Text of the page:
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April 20, 2001

They did what?

© 2001, Douglas E. Welch

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A few weeks ago an Irvine, California-based Internet ad company suddenly had a light shown on its internal business practices.
It seems that someone in the company, perhaps a disgruntled employee, posted the instant messaging logs from the CEO's computer on the Web. The logs seemed to show that the CEO, and other executives, were involved in a variety of schemes to defraud vendors, affiliates and employees. Regardless of the validity of these claims the entire incident points up several important rules that we all should keep in mind as we do business.

Get out!

The first and foremost rule I would like to reinforce is that of ethics. Time and time again I see stories of how businesses, not just high-tech businesses, fall back on questionable ethical practices. These ethical lapses can take many forms -- overcharging clients, postponing vendor payments or payroll even though money exists, negotiating/renegotiating onerous contracts. No matter what the ethical lapse, it is important for all of us to remember that we do not have to go along.

While it might seem impossible to give up a job just because of unethical management, if you stay the consequences could be much worse. If you stay you could end up losing not only your job but also your reputation. As this recent incident shows, anyone who was mentioned in the CEO's log was also immediately suspect. No matter who may have started the unethical behavior, the taint quickly spread to anyone ever involved with the company. Even those executives who attempted a company coup d'etat and resigned after it failed were still suspect. Why hadn't they left sooner? Why didn't they do some thing? Were they an active party in the alleged fraud? This taint will follow them for years.

Even if you don't feel that you are in a position to confront unethical behavior you owe it to yourself to distance yourself from it as quickly as possible. If someone wants to destroy their own career, and possibly be brought up on criminal charges, make sure they aren't taking you down with them. There is no high-tech job worth doing jail time.

Be aware

There is a good side to the exposure of ethically-challenged behavior, too. It will make it easier and easier to weed out business people who seem to be ethically challenged. The discussion about this particular company and its executives is now a part of the "Internet Archive." For years to come people will be able to do a simple search and find long discussions about the past dealings of this company. Hopefully, this will mean that fewer people will be taken in by unscrupulous business people.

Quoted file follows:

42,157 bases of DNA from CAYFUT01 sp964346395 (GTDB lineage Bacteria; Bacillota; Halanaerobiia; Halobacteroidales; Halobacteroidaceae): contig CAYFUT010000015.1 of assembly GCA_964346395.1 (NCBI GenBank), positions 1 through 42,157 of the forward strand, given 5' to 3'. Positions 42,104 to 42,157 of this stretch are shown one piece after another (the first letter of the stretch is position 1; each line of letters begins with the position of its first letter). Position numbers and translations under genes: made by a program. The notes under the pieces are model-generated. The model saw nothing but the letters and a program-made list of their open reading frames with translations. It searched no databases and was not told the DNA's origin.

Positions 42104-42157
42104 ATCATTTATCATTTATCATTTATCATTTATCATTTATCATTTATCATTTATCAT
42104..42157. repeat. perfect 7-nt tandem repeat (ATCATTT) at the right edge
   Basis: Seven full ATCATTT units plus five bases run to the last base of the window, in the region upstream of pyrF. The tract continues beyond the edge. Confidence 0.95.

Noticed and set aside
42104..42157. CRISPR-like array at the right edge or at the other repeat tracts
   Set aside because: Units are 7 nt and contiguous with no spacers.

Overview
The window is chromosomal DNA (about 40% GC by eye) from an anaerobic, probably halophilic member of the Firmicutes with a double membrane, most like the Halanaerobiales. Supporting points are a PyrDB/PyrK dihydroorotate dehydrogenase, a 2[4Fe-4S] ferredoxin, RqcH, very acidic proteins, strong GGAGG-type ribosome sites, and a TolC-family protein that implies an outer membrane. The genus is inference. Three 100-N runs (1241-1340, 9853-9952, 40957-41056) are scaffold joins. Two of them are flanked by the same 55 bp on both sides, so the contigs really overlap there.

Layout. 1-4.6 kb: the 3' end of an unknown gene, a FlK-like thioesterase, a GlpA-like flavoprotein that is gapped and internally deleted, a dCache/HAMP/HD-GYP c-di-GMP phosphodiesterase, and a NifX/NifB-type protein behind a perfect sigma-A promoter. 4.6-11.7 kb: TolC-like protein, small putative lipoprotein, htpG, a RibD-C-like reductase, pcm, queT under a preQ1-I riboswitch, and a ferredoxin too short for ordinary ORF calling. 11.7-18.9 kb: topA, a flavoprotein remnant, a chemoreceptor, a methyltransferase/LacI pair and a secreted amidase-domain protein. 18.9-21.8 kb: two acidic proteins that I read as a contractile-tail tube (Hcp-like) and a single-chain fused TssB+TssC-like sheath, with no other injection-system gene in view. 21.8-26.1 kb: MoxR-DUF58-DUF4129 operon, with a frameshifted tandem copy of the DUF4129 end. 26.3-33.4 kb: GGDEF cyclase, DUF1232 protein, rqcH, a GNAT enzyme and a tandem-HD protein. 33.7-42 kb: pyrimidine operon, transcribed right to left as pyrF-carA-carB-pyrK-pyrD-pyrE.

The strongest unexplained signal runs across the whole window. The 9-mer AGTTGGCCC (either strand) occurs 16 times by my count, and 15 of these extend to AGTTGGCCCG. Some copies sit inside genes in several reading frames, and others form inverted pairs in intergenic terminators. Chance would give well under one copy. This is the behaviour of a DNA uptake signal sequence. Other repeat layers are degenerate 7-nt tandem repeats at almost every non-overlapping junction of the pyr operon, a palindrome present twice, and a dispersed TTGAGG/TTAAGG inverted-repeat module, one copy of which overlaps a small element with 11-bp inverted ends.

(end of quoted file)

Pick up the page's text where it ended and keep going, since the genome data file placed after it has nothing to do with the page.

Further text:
Whenever you partner with another company or interview for a job you would be wise to perform a few Web searches to insure that there aren't some skeletons in their company closet. While you certainly won't want to take every message as totally valid representation of the company, a preponderance of complaints might allow you to look more closely at the company and people involved.

I can hear you

The final important lesson to be learned here is that if you use an insecure, Internet-based messaging tool, and this can mean ICQ, AOL Instant Messenger or even email, be very careful what you say and how you say it. Without the normal visual cues many messages can be taken wildly out of context. You must remember at every possible moment that anyone might read what you are typing. Any information that travels over the Internet should be assumed no more private than using a CB radio. Something as simple as a posting on a message board or a forwarded email could open you up to scrutiny you might not want.

If you find yourself in an ethical "gray area" in your high-tech career your best decision is to put as much distance between the company and yourself as you can. Expose illegal behavior if you can. Your experience can help others avoid troublesome people or companies. Remember, though, that high-tech employees live and die on their reputations and their experience. You don't want an ethical millstone around your neck dragging down both you and your career.

about this column.

Douglas E. Welch is a freelance writer and computer consultant in Van Nuys, California. Readers can discuss career issues with other readers by joining the Career Opportunities Discussion on Douglas' web page at:

He can reached via email at

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